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ISU / Geography / GEO 211 / What is the average length of a tornado path?

What is the average length of a tornado path?

What is the average length of a tornado path?

Description

School: Illinois State University
Department: Geography
Course: Weather
Professor: Henry zintambila
Term: Fall 2015
Tags:
Cost: 25
Name: Week 15 notes
Description: Here are the last week of notes along with all the handouts given in class this week.
Uploaded: 12/04/2015
11 Pages 107 Views 1 Unlocks
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CH.14 Thunderstorms, Tornadoes


What is the average length of a tornado path?



November 30,2015

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PP מזוודות P

Thunderstorms testimated 45,000 storms develop each day. til milion a year. Emost develop in Hopical regions tmast in southeastern states in U.S. thighest frequency in Florida Life cycle of ordinary storm sé i Cumulus Stage a 2. Mature Stage 3. Dissipating stage o cumulus Stage tinitial developing) stage Honly updrafts exist. tin flux of cool, dry air surrounding the cloud


In what country has the highest frequency of thunderstorms?



We also discuss several other topics like Who founded the oxygen theory of combustion?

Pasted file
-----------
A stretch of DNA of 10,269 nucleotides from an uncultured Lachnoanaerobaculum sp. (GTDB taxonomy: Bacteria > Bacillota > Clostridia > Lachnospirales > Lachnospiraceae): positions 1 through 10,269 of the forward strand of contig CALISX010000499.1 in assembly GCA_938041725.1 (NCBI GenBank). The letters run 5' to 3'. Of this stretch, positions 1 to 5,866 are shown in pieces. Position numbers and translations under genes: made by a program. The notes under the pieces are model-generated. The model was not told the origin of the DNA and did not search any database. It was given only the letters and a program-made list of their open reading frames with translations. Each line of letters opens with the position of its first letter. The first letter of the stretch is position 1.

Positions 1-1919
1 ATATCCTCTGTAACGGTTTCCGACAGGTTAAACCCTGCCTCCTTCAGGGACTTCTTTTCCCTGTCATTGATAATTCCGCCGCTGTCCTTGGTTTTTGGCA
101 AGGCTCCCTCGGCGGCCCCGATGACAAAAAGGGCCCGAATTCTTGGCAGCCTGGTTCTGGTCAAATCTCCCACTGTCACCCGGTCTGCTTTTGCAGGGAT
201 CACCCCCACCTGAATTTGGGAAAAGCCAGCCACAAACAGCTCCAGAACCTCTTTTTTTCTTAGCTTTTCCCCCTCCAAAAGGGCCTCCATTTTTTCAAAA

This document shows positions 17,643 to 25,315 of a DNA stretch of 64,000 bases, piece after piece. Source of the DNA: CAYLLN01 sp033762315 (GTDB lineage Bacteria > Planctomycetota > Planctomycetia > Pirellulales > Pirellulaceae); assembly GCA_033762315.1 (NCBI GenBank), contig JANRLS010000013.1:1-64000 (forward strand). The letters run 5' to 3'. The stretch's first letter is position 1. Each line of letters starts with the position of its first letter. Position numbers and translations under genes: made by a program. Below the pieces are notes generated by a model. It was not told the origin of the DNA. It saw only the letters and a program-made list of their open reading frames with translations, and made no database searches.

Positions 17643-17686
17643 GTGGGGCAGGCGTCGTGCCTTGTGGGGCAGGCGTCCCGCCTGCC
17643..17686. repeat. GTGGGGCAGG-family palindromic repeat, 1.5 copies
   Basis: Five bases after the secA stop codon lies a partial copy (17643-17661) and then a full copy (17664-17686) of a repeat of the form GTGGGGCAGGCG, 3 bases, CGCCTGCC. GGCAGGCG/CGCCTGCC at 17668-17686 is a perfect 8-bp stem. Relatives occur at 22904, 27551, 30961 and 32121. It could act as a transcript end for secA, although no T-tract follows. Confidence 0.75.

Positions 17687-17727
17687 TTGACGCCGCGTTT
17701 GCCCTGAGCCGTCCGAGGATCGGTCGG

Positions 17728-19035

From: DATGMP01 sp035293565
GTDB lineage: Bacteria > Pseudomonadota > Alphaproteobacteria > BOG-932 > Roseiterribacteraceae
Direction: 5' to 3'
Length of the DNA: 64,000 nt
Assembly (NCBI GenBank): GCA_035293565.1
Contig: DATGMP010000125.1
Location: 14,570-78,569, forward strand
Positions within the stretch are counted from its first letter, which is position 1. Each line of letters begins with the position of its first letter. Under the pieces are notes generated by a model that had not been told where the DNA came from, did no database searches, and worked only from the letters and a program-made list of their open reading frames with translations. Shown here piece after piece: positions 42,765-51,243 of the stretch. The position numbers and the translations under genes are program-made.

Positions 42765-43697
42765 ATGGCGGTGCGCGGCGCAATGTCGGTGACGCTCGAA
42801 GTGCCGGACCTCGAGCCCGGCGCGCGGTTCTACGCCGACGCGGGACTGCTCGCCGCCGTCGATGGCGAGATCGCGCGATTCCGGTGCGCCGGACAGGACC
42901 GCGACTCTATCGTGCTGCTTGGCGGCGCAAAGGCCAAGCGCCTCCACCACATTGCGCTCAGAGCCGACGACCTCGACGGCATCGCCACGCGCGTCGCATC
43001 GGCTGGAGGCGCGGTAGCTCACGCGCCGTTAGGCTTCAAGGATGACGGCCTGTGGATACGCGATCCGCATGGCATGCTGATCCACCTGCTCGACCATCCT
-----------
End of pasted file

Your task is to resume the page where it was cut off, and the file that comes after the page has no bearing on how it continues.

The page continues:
called entrainment takes place tentrainment intensifies the docendrafts

Mature stage tintense stageof the storm + begins when precipaton starts totall tuparats belime oiganized and strong Hupdrafts and downdrafts exist side by side If you want to learn more check out Who is the mathematician assistant of tycho brahe?
We also discuss several other topics like In common, how many girls will present in the beginning?

osissipation stages tupdrafts begin to weaken and collapse


What type of thunderstorm consist of multiple convective cells, each one in a different stage of development?



Ilater, doundrafis dominate the cloud de caso types of thunderstorms

1. Ordinary Cell Thunderstorms 2. Multicell Thunderstorms

- Mesoscale Convective complexes (MCCs) 6- Squall-Line Thunderstorms

3. Supercell Thunderstorms

o

Stues soup We also discuss several other topics like Who is the daughter of epimetheus and pandora?

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o Ordinary cell Thunderstorms Hair mass thunderstorms - widely scattered summerstorms short-lived, does not produce severe weather o serere thunderstorms produce one or more Don't forget about the age old question of What do you call a different form of a gene, a variation?

of the following: a thau llinch in diameter or larger) ttornadoes twind gusts (68mph or greater) + Filted-updrafts downdrafts + gust front- boundary between dense, cold downdrafts and warm updrafts... -strong localized doundrafts are called downbursts. Adounburst sless than 4 km 12. miles) wide beneath an intense thunderstorm are called microbursts. Lo greater than 4 km are called macrobursts tmost severe storms are associated with Cold fronts and hurricanes. If you want to learn more check out What kind of disorder is very critical to others but very sensitive to criticism?

• Multicell thunderstorms - thunderstorms that consist of multiple Convective cells, each one in different stage of development torganized in clusters are called mesoscale

connective complexes (MCCS) - Mesoscale complexes

- large, circular convective system -1000 times larger than ordinary cell. can cover entire state (Fig.14.19)